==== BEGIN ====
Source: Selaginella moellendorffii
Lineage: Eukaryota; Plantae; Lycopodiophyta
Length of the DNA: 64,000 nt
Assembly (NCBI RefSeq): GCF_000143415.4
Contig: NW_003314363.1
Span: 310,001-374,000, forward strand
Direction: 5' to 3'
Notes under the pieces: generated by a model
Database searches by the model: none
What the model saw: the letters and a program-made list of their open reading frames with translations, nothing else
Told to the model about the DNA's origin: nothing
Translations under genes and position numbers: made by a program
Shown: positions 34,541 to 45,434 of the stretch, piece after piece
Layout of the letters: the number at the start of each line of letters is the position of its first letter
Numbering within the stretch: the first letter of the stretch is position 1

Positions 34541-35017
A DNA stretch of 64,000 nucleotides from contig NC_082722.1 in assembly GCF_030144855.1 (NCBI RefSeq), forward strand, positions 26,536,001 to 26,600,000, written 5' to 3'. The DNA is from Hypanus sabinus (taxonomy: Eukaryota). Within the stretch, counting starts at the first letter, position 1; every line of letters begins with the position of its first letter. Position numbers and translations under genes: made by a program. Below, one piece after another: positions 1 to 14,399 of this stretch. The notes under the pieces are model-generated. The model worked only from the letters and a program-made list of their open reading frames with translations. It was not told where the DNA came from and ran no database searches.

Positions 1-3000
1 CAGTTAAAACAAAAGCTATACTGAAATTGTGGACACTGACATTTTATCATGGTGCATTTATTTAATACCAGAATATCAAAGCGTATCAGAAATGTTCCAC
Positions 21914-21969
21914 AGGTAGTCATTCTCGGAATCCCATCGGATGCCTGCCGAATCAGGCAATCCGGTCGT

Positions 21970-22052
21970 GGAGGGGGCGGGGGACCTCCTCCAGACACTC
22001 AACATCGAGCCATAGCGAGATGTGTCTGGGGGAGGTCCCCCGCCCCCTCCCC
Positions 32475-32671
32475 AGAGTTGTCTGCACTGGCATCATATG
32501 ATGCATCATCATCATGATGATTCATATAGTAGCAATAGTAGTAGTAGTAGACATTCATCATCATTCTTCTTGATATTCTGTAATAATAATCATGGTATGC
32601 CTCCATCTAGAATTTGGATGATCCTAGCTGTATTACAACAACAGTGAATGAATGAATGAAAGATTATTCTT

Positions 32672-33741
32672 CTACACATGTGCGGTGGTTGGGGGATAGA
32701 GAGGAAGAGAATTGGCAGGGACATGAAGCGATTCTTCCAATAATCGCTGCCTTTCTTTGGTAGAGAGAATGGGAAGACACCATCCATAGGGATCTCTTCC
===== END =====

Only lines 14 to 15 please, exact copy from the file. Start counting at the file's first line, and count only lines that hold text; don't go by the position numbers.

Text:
Layout of the letters: the number at the start of each line of letters is the position of its first letter
Numbering within the stretch: the first letter of the stretch is position 1